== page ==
How do you warn a distracted pedestrian of an oncoming bus? Have the bus yell at them.
By spring 2016 the agency expects to begin installing a system on its 1,400 buses that provide audio and visual cues to keep pedestrians safe from buses.
The agency ended in October an eight-month pilot program that gave 12 buses gear to issue verbal and visual warnings to walkers too distracted by text messages, Candy Crush and the latest Star Wars trailer on smart phones to notice several tons of hulking public transportation bearing down on them.
These buses had flashing lights and a Robocop-like warning that said, "Pedestrians, bus is turning."
The agency put together a video that shows what the buses do.
Though the program ended about two months ago, SEPTA saw it as so successful Scott Sauer, SEPTA's assistant general manager of system safety, brought the program up at last week's Vision Zero conference during a panel about how to make city streets safer.
The city needs to make a change. We've got some of the most dangerous streets in comparison to other big American cities. The city reported 11,000 automobile crashes a year on average from 2009 to 2013. Ninety to 100 people die in those crashes annually. Those are worse rates than New York City, Chicago and San Francisco.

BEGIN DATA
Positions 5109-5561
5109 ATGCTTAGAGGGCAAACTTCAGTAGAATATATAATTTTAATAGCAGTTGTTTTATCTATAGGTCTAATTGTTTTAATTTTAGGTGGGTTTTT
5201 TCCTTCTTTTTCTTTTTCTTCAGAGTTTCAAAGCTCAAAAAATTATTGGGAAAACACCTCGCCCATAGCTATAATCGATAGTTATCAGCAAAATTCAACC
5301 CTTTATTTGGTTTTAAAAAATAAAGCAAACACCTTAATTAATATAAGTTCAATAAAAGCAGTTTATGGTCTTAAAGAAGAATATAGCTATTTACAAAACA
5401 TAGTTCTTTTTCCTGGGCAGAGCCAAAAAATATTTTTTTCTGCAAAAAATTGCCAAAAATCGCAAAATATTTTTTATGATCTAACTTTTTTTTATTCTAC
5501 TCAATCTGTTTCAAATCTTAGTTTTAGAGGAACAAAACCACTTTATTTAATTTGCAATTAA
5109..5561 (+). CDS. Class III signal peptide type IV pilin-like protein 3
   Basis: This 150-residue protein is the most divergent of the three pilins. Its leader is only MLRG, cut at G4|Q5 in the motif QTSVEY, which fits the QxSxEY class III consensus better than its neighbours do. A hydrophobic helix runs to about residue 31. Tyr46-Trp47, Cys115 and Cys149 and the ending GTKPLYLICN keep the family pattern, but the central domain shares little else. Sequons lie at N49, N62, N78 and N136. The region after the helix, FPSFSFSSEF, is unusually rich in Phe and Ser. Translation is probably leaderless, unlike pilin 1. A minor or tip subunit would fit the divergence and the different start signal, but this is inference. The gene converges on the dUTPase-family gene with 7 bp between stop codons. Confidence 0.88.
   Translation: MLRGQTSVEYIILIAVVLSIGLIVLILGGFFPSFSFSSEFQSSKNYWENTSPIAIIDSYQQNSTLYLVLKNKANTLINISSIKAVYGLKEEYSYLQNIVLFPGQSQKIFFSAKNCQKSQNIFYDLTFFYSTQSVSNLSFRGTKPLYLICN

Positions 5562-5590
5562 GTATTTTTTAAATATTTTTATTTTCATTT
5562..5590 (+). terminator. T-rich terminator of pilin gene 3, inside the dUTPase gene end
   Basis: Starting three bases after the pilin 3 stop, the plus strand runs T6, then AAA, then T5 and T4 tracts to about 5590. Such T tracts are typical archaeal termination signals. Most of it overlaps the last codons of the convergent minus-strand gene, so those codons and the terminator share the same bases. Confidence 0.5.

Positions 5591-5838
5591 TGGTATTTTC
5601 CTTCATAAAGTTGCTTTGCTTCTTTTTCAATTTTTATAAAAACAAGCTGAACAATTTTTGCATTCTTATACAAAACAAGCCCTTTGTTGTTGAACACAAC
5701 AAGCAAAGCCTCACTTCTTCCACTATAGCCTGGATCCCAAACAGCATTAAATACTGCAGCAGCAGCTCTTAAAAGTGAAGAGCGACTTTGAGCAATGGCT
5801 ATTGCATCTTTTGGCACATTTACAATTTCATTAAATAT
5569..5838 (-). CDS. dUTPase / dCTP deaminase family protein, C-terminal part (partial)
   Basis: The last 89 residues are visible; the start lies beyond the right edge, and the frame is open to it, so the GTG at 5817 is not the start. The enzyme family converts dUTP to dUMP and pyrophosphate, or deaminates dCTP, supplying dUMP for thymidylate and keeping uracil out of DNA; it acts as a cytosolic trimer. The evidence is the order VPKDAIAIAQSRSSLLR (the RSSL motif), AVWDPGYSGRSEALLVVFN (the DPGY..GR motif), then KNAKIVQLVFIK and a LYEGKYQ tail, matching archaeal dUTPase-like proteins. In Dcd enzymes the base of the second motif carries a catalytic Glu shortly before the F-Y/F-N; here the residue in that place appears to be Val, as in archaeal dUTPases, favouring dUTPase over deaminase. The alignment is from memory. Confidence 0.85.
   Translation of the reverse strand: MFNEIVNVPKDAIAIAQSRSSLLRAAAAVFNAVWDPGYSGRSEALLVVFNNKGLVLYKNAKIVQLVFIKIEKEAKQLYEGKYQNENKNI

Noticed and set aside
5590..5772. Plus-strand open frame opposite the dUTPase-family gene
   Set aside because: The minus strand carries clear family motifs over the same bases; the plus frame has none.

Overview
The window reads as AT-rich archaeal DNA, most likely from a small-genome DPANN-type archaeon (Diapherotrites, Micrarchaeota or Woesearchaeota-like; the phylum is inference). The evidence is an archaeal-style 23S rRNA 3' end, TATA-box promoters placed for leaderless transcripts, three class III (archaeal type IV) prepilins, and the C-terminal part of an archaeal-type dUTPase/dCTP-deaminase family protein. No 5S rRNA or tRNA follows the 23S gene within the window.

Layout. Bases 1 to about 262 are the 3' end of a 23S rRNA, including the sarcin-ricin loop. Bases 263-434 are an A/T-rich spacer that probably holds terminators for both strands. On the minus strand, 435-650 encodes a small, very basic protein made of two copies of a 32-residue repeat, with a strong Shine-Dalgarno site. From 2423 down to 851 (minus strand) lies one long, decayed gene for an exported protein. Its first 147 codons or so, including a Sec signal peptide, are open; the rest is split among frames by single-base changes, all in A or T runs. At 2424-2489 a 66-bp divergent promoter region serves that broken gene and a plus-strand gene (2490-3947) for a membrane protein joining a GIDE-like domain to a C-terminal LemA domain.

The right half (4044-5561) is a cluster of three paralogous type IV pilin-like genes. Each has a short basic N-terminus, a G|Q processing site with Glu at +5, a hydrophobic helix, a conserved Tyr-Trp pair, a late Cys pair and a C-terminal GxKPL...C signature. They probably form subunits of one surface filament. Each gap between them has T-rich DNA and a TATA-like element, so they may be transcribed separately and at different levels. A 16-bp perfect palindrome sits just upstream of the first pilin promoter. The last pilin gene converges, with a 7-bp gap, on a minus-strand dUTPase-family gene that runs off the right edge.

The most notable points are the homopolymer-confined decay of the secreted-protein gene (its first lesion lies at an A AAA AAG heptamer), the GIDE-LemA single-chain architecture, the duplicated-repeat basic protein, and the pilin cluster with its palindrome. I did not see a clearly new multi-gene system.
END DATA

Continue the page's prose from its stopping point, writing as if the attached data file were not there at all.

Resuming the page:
SEPTA reported how many "incidents" buses and trackless trolleys (basically buses using the trolley wire system for power) were reported in the past three fiscal years, though the data gives no insight into how serious the incidents were or if anyone was injured.
That averages to about 50 incidents a week. It'll be worth getting some more specifics on how serious those incidents were.
In the meantime, SEPTA said Thursday that the talking bus program was successful.
"The response from our operators was overwhelmingly positive and we are moving forward with having the system installed in all of our buses," said Heather Refern, an agency spokeswoman.
SEPTA is currently working on specifications and procurement.